TSX tumbles on broad selloff, resource stocks weigh
By Alastair Sharp
TORONTO (Reuters) - Canada's main stock index tumbled 1.4 percent on Monday, its third straight fall and the sharpest selloff in almost three months, with across-the-board declines led by resource and financial stocks.
While investors took cues from global markets, the impact was magnified in Canada's skittish market, which is particularly attuned to both Chinese demand for its commodity exports and economic recovery in the United States, its main trade partner.
"The economic news has been ugly and a bit discouraging in some ways and yet there was good economic numbers on Friday and the market doesn't like them," said John Kinsey, portfolio manager at Caldwell Securities.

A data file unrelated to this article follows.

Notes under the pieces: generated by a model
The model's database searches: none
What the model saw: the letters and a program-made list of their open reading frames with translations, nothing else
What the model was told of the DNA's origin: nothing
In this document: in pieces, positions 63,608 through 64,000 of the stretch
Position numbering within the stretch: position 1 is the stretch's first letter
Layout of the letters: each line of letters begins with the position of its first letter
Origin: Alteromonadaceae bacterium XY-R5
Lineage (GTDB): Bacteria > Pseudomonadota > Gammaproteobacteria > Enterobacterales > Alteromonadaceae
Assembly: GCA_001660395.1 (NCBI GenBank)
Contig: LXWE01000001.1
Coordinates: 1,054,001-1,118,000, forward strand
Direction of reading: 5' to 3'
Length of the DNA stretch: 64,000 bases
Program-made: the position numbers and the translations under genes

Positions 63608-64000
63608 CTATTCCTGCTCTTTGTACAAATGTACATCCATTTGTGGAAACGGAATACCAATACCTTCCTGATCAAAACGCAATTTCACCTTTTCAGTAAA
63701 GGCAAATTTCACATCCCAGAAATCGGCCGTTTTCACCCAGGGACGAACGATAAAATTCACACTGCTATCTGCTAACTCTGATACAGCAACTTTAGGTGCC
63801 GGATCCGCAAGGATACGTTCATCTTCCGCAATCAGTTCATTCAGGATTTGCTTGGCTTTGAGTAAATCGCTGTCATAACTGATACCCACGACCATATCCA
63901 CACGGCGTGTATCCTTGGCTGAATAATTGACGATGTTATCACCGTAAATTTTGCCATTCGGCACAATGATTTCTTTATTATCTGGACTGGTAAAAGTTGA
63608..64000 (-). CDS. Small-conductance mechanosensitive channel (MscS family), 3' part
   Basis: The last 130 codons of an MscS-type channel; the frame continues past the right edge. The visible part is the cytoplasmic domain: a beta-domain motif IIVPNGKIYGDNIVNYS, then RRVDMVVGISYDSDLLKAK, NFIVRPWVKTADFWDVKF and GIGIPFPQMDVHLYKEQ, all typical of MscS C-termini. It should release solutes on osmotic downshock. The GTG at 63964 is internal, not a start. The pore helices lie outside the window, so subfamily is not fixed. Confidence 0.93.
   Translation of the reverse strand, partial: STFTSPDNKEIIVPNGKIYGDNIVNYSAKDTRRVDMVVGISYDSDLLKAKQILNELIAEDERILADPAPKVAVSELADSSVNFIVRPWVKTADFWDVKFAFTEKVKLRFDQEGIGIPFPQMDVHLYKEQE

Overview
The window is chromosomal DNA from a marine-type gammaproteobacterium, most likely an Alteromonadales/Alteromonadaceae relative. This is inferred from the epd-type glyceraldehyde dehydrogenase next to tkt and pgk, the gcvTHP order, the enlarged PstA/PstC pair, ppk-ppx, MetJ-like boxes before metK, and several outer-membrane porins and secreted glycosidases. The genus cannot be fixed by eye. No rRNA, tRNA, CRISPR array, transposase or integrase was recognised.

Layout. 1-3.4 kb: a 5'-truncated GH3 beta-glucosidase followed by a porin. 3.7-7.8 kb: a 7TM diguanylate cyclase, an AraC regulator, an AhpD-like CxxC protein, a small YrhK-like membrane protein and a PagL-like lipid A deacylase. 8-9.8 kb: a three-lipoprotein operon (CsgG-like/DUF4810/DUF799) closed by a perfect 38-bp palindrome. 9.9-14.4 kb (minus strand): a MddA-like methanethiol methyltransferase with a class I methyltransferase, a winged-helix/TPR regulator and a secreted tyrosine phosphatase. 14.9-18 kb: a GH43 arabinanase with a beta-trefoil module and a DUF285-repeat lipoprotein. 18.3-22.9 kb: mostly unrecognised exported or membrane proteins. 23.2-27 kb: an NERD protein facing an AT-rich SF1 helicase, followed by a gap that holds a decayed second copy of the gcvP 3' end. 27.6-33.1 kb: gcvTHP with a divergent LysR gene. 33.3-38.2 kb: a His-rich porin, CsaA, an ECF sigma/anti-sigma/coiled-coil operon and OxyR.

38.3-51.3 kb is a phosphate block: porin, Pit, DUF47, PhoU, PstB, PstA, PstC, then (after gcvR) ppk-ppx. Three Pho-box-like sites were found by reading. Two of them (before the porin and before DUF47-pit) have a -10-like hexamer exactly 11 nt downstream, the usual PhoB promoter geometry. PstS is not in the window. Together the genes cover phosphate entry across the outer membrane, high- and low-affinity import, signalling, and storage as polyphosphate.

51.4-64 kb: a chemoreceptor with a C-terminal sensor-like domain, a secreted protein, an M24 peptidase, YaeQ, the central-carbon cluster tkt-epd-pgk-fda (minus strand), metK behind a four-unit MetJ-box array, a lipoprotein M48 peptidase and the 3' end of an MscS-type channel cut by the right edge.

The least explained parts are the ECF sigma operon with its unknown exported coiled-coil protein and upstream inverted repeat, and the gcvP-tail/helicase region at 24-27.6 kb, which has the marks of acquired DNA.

The Toronto Stock Exchange's S&P/TSX composite index .GSPTSE lost 213.83 points, or 1.43 percent, in the session to end at 14,743.33.
U.S. and European stocks also declined as investors fretted about Greece and the timing of a U.S. rate hike, while bond yields rose and the dollar fell. [MKTS/GLOB]
Energy stocks slumped 2.4 percent as crude prices, pinched by a slide in Chinese fuel imports and OPEC's decision to keep its production target, fell one percent or more. [O/R]
"China is hurting the markets because of the weakness in some of the numbers. Some of the European numbers now are beginning to show a little bit of encouragement," Kinsey said. Continued...